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Memoirs or [A. D. 1799. · exists a table of two hundred and fifteen princes
from rajah Ramchunder to Purtaub Sing, the present sovereign.*
* In the foregoing detail the compiler has great satisfaction in offering his best thanks to Colonel Palmer, late ambassador at the Poonah Durbar ; to Captain John Baillie, professor of the Arabic and Persian languages; and to the gentlemen students in the Persian and Arabic classes in the college of Fort William, founded under the auspices of his excellency the most noble Marquis Wellesley : Colonel Palmer having most obligingly communicated to him some M.S. matter on the genealogy of the Rajpoot princes of Jypore, Joudpore, and Oudipore; and Captain Baillie having, with no less kindness, suggested to his pupils the translation of it as a voluntary exercise during their vacation hours.
In an expedition against Jypore, Mr. Thomas is
joined by Vavon Row.—Their proceedings.— Account of the city of Futtahpore.- Approach of the Jypore army.--Battle of Futtahpore.
TN returning from a digression, which it is
I hoped will have afforded our readers fome relief from the tedium of narrative detail, it is now necessary to remark, that about this time Luckwah, commander in chief of the forces of Scindiah north of the Nerbuddah, sent orders to Vavon Row to invade Jypore ; and in his letter on that subject, having mentioned the sum exacted by his predecessors in office from each of the districts, he recommended Vayon Row to demand an equal proportion on the present occasion, as a reward for the service to be performed : he moreover allowed Vavon Row ten annas in the rupee, from the money thus collected, to be divided among the troops, :
and the remaining six annas to be sent to his own treasury.
Vavon Row, on receipt of the above order, wrote pressing letters to Mr. Thomas, inviting him to join in the proposed expedition; but he, though willing to make a temporary incursion to Jypore to obtain present relief to his necessities, was by no means inclined to go the lengths proposed, and at first from prudential motives declined the offer.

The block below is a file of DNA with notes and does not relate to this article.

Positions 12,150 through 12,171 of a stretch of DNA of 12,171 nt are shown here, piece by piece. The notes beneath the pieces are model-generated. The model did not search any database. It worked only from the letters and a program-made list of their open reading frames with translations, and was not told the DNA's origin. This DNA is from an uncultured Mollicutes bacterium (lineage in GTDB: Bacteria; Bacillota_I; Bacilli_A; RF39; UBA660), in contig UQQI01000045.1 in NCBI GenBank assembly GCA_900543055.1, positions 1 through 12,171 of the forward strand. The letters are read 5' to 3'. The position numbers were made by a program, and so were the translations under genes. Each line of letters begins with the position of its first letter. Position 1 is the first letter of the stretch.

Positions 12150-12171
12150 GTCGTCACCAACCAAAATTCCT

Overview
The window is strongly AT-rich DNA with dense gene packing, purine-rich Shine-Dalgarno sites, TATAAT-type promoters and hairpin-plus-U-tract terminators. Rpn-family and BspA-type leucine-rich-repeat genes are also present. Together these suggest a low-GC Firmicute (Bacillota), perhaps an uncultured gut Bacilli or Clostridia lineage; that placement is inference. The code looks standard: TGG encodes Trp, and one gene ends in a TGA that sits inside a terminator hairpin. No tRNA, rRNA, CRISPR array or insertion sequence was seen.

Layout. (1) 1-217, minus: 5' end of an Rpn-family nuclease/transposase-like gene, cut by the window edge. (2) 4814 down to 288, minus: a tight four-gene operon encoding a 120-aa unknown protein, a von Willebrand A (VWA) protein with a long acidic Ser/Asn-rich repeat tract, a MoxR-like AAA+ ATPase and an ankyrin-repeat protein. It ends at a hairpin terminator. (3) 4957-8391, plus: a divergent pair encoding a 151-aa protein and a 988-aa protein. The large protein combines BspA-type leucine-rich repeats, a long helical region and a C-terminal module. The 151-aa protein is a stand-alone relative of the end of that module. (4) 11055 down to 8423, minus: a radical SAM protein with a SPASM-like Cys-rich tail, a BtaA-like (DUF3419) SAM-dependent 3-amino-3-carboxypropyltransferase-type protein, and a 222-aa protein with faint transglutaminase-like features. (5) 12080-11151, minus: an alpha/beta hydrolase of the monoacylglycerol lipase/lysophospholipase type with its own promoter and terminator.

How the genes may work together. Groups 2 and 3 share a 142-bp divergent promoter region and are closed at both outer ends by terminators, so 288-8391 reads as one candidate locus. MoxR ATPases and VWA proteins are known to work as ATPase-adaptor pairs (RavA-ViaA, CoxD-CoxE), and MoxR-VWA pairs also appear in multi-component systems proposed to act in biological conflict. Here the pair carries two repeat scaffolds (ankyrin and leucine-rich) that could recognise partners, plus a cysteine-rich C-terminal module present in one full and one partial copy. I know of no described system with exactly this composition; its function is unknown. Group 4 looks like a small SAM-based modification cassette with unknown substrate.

Mr. Thomas moreover was not ignorant that the subsistence of so large a body of troops on an expedition like the present, could only be obtained by a full treasury, and his own resources were at present dried up. That the numerous cavalry which the Jypore rajah could bring into the field would very much impede their efforts in procuring the necessary supplies of forage and provisions ; and that without these aids the success of the expedition would be very doubtful; and finally, he remarked to Vavon Row, that even if success attended their arms the rajah would never pay to them the sum specified, but would refer the matter to Luckwah himself, whereby they would lose the fruits of their labours. These suggestions, however falutary in their design, could not perfuade Vayon Row to give up his scheme, or convince him that their united force was incompetent to the present contest. '
That chief now sent his vakeel to Mr. Thomas, promising him a sum of money, of which he stood in great need, for the proffered aslistance, and he at length closed with the proposal.
His force at this time consisted of three battalions of four hundred men each, with fourteen pieces of artillery, ninety horse, three hundred Rohillas, and two hundred of the peasantry of Hurrianah, with which he joined Vavon Row at Kanond.
That chief had himself one battalion of in- . fantry, four pieces of artillery, nine hundred cavalry, and fix hundred irregulars. With this force they commenced their march towards Jypore. On entering the country, a party of
the Rajah's troops stationed to collect the revenues retreated; when the chief of the district fent vakeels into Mr. Thomas's camp, who agreed to the payment of the two years' tribute which had been named by Luckwah. .'
The offer was accepted, and the troops marching forward compelled several others to fubmit to fimilar exactions. For near a month the united armies continued their progress without interruption ; but the rajah of Jypore, who had in the interim been collecting his troops, now marched to the relief of his poffeffions, with a resolution to punish the invaders, and revenge the infult he had sustained, by giving battle wherever he should meet with his enemies. The army thus collected, amounted to forty thousand men, with which the rajah marched against Mr. Thomas and Vavon Row, who, not having yet got poffeffion of any place from whence a supply of grain could be drawn, became sensible of their error, and were reduced to a situation truly hazardous. Vavon Row deeming it impossible to encounter so large a force, now acquainted Mr. Thomas that he must rely on his own exertions; that from